Give the Country Rye a try, it's really just a pan de campagne in my estimation and I prefer it over the Country Bread because of the texture and flavour the rye adds to the crumb.


Anyhow...your loaves look excellent and it's interesting to see all this experimentation going on by various members with the Tartine breads and using the dutch oven. Interesting post as usual from you Eric.


All the best,


Franko

ehanner's picture
ehanner

I do get a little scorching if I don't use enough buffering meal in the bottom of the pan. I have been using grits since I'm out of course corn meal at the moment. I think oat or wheat bran would work as well. Just toss a hand full in the bottom before you load the dough and it buffers the heat. It will get golden but not scorched. I add additional for the second loaf.


I'll have to try the country rye. Thanks.


Eric

louie brown's picture
louie brown

for these variations and observations. I appreciate your diligence and curiosity. It is to the benefit of all of us.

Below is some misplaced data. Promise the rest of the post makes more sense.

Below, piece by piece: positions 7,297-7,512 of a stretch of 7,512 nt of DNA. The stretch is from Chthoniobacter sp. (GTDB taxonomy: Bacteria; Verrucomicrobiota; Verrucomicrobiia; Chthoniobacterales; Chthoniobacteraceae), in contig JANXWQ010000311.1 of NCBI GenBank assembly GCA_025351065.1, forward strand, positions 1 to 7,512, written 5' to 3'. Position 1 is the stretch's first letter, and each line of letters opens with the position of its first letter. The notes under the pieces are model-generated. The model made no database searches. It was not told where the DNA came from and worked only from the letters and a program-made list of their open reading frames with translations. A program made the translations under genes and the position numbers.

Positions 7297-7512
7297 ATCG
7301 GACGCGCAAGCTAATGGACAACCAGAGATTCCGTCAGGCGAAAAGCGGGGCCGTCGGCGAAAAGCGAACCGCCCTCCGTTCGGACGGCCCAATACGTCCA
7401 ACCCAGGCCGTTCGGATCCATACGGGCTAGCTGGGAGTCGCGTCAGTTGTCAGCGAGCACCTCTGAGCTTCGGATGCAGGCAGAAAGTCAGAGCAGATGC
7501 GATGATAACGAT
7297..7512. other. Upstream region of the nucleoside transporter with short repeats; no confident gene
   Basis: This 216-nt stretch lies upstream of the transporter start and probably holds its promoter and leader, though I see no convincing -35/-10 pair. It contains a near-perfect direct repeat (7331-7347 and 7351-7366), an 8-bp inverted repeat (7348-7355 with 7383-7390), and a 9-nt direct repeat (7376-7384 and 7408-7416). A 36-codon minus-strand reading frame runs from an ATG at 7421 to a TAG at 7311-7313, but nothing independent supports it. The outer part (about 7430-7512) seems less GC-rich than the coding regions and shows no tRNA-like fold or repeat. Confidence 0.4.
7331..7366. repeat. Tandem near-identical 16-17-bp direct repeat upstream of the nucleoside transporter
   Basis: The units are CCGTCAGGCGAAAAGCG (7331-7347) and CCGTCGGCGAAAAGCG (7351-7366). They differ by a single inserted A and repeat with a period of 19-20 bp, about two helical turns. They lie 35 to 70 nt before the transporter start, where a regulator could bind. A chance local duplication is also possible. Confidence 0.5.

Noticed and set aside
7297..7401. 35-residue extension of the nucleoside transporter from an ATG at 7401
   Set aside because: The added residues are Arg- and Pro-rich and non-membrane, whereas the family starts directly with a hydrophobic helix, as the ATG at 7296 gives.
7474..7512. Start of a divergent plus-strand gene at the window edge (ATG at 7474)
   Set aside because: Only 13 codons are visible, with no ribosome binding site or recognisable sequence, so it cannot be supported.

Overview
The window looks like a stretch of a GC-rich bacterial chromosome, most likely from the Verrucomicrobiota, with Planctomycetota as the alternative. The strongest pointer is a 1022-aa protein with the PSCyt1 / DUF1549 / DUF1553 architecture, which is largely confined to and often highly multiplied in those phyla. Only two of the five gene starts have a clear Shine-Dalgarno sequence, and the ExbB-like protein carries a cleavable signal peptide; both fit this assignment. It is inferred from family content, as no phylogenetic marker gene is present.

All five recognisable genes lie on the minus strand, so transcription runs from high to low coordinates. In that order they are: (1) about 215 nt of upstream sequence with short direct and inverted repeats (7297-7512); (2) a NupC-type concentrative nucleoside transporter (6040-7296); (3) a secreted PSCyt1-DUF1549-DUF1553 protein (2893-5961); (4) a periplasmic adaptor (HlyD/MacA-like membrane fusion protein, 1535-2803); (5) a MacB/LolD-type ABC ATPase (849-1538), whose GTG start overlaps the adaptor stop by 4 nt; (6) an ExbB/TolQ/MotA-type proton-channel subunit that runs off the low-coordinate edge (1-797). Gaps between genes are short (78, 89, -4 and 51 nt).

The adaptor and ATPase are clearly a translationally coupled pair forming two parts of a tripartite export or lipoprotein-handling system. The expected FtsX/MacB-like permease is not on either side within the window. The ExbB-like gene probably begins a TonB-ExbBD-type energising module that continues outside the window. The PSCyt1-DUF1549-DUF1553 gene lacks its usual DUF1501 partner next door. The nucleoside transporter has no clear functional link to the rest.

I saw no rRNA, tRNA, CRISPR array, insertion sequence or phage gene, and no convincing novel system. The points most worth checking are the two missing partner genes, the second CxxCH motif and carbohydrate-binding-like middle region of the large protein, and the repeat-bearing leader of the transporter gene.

Fwiw, I share your preference for the addition of a small amount of whole grain, and I agree that the best breads improve their flavor with time.

ehanner's picture
ehanner

I appreciate your comments.


Eric

Mini Oven's picture
Mini Oven

to the group of comments that touched all bases.  I can't add much other than to say...  "WOW!"   Great bake! 


The snow is coming down again, this time from the NW.

ehanner's picture
ehanner

Thanks Mini. Yea, I surprised myself with this one. I'm getting close to the everyday boules Susan used to do. Progress.


From what I've been reading, the winter in Europe and especially in your neck of the woods is going to be exceptionally cold. More snow for better skiing!


Eric

Susan's picture
Susan

Thank you.


Susan from San Diego

ehanner's picture
ehanner

Thank you Susan. You are my mentor and inspiration!


Eric

paulwendy's picture
paulwendy

Your tweaking idea sounds great. I'm always looking for that ultimate crust and  I will try your reduced cover time.


But I'm also very lazy. Doing the math your loaves are about 2lbs. each. I like to bake 3 to 4lb. loaves. I've been using the larger Lodge oven (5quart) for quite some time. The larger loaves require longer covered baking. I usually keep the pot covered for about 30mins. I will try reducing that. Maybe about 20mins. and see what happens.